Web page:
TTT’s ANDY DRISCOLL returns to one the topics are started covering many years ago, including a Community Connections special we aired last year at this time – second chances for former felons. Returning to our studio are the durable co-chairs of the Second Chance Coalition:

SARAH CATHERINE WALKER – Lobbyist at Hill Capitol Strategies, Co-Chair, Second Chance Coalition; President, Coalition for Impartial Justice

MARK HAASE – Vice President, Projects and Operations, Council on Crime & Justice; Co-Chair, Second Chance Coalition

Monday, March 10, 2014

PLEASE DONATE $10 to HELP TTT HERE!

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Local Somali and East African communities are fighting poverty, educating kids and promoting peace and development in the Horn of Africa as well as in their “new” US communities.

Ask your neighbor about the Somali Diaspora in Minnesota, and she is likely to tell you about the pirates in the academy awarded nominated film, Captain Phillips, young El Shabab recruits, and growing Somali power in local politics. Less understood is the major contribution Somalis and other East Africans make to their countries of origin. From the individual financial contributions that serve as a life line for relatives back home, to disaster relief and hunger alleviation, to an increasingly sophisticated range of education and development efforts, Minnesota’s East African community is making a difference.

TTT’s ANDY DRISCOLL and Guest Host, TOM O’CONNELL will be joined by three guests who are deeply familiar with these efforts.

GUESTS:

ABDURASHID ALI – Director of Somali Family Services, a Twin Cities based nonprofit with extensive programs in Puntland, Somalia. Beginning with the construction of Puntland’s first library and resource center, SFS has organized a series of impressive initiatives aimed at building a peaceful, democratic, and just Somalia.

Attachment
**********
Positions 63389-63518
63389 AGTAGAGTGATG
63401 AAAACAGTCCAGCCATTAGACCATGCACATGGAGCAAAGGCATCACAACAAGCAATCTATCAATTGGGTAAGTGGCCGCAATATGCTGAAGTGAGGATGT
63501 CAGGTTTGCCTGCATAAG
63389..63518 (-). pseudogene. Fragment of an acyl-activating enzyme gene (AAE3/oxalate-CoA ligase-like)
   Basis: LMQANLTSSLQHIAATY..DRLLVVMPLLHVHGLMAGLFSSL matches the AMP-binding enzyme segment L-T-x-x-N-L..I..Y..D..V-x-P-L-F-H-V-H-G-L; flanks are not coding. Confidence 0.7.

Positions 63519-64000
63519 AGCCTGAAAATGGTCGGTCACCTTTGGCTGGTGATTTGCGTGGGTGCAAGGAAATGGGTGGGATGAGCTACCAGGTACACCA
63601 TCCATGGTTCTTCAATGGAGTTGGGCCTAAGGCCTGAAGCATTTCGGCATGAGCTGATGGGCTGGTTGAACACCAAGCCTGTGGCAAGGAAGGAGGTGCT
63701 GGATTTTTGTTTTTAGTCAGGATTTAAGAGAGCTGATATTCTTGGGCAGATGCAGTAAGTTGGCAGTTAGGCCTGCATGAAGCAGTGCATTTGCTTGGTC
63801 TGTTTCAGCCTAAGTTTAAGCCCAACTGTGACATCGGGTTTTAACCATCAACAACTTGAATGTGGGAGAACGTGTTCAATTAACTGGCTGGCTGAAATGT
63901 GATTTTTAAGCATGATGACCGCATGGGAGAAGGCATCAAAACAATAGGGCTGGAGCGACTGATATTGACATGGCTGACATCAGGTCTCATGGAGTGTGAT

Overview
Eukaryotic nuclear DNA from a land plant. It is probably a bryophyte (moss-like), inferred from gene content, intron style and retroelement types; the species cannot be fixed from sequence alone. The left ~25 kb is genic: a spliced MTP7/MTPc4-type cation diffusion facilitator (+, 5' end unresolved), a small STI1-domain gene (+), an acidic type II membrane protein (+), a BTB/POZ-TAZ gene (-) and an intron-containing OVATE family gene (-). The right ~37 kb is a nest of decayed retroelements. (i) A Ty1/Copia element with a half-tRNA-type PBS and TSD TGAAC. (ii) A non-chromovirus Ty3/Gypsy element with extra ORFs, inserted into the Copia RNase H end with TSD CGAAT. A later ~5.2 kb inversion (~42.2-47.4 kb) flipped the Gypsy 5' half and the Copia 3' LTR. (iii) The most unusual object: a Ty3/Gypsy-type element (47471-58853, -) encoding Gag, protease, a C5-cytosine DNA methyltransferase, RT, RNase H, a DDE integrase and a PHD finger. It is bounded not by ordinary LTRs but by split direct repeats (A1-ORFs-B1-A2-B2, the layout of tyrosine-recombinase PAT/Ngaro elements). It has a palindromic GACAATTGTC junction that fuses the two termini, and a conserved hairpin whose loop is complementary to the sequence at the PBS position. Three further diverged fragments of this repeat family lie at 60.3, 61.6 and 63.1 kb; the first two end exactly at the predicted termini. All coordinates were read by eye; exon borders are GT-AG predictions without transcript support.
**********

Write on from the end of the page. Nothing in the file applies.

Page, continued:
JAYLANI HUSSEIN – Board Secretary, American Relief Agency For the Horn of Africa (ARAHA); Lead Consultant, Zeila Consultants; Planner, MN Department of Agriculture. Mr. Hussein has traveled the Horn of Africa on number of times on behalf of ARAHA – to open a regional field office as well as to oversee large‐scale humanitarian projects in the Somali Famine of 2011. He holds a bachelor’s degree in Political Science and Community Development/City Planning and is currently pursuing a law degree.

AWO AHMED – Literacy Program Coordinator, Metropolitan State University. Awo plans to do graduate work in global health and use her knowledge to work with her father, who directs a health clinic in Lasbas, Somalia.

Monday, March 3, 2014

AUDIO PODCAST IS UP HERE

This week we welcome to TTT a new cohost and associate producer: Siobhan Kierans, a solid broadcast producer and co-host of her own show, Malarkey, on KFAI. We're proud and happy to have such a fine talent join the crew.

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Call and join this conversation – 612-341-0980 – or Tweet us @TTTAndyDriscoll or post on TruthToTell’s Facebook page.

PLEASE DONATE $10 to HELP TTT HERE!

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How long have many advocates in this nation, and, indeed, Minnesota to a large extent, touted the absolute necessity for switching from fossil fuels-powered energy to renewables – a broad term that may be too broadly defined for some, especially if means burning anything (as in garbage and other so-called “biofuels”)?